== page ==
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SAN FRANCISCO — Designers can be a picky bunch, always ready to pick apart a colleague’s creation or slap down an idea with some withering snark.
But interaction designer Dave Wiskus is prescribing an attitude adjustment for his fellow creative types, especially those who seem to be engaged in some sort of bitchy competition to come off as the smartest person in the room.
“Just say no to cynicism,” he said Thursday during his talk at AltConf here. “It’s the enemy of everything.” (You’ll also want to avoid irony, sarcasm and passive aggression, which Wiskus called “gateway drugs” that can lead to full-on cynical addiction.)
Instead, Wiskus recommends giving a little thing called empathy a shot. It’s the key to making great products, he said, whether you’re designing a shower head or coding a note-taking app (like Vesper, which Wiskus helped create).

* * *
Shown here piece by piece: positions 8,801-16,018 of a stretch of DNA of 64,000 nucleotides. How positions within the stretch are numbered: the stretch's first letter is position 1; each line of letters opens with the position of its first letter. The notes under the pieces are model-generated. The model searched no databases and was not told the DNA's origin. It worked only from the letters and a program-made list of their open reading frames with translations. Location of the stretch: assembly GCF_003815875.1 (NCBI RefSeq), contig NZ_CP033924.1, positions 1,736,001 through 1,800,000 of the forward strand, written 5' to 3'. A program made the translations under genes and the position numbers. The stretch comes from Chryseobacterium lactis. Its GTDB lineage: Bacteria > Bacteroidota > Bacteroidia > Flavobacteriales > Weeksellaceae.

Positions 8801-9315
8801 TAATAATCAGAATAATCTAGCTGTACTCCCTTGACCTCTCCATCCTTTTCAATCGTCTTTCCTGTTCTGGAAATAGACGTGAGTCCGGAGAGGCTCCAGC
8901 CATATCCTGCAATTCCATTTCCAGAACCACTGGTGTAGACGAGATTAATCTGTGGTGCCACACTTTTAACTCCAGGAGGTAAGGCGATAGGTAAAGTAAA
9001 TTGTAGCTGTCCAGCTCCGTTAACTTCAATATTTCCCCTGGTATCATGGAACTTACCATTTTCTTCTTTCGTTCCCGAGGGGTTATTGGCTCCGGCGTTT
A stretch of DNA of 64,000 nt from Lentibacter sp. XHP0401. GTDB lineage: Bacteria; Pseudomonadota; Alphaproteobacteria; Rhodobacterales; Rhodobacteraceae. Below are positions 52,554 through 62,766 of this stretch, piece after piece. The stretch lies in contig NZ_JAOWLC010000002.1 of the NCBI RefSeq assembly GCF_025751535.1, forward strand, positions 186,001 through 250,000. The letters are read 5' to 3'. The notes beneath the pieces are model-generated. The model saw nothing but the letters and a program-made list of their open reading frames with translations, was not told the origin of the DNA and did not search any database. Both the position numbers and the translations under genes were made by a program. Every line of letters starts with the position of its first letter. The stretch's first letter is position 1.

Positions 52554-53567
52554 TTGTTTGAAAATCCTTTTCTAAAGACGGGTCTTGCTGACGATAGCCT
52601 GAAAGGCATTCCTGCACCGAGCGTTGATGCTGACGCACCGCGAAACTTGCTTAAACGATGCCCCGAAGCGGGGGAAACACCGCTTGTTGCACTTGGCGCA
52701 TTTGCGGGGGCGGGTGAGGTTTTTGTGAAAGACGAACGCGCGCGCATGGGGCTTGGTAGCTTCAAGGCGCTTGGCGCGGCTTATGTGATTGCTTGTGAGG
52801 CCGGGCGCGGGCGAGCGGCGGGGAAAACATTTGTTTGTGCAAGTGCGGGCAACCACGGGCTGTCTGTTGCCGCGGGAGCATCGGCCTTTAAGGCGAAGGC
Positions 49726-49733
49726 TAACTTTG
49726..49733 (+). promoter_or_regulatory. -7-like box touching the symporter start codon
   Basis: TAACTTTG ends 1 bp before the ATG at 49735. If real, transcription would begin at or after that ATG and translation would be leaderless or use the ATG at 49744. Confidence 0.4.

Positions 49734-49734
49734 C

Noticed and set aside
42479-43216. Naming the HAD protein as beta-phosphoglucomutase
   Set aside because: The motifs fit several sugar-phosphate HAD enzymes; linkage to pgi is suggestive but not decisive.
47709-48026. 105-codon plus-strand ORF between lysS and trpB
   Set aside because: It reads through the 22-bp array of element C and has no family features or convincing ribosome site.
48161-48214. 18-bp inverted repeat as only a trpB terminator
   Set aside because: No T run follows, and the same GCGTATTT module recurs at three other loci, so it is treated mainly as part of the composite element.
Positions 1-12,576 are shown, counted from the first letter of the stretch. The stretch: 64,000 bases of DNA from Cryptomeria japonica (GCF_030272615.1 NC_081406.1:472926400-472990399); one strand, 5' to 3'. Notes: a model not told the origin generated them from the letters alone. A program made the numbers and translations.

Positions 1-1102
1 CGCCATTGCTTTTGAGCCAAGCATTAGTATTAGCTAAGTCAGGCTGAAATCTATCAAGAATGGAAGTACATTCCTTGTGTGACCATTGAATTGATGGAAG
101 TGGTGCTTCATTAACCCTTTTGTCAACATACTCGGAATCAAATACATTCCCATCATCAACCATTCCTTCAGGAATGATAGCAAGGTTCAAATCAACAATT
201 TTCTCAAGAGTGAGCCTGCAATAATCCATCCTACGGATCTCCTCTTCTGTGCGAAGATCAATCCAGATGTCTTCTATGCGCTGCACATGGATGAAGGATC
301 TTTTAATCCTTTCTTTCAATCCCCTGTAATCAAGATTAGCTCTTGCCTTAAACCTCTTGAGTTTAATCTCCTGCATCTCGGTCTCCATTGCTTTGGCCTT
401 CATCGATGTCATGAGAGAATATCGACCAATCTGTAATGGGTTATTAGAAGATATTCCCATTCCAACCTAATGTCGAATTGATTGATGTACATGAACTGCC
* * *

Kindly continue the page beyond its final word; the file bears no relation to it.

Wiskus’ talk, called “Designing for Humans,” was more like a TED talk about fostering the creative flame than some of the more technical presentations at AltConf 2015. Wiskus told amusing stories (ask him about how a panic attack can pay off) and also got philosophical, touching on the ways technology touches our lives — and focusing on the one key way designers can make their products better for everyone.
It was similar to designer Joe Cieplinski’s earlier talk, “Design Is Not for Designers,” which stressed the importance of front-burnering users’ wants and needs. (Perhaps not coincidentally, Cieplinski and Wiskus play together in indie rock band Airplane Mode.)
For Wiskus, empathy is the design secret everybody should know.
If you’re truly empathetic, you’re thinking about all the sorts of people who might want to (or be forced to) interact with your product. You’re putting yourself in their shoes, and your exploration of that mental turf means you’ll be more likely to produce something universally useful.
Besides, snarky smackdowns are way too easy.
“Being picky — that’s a parlor trick,” Wiskus said.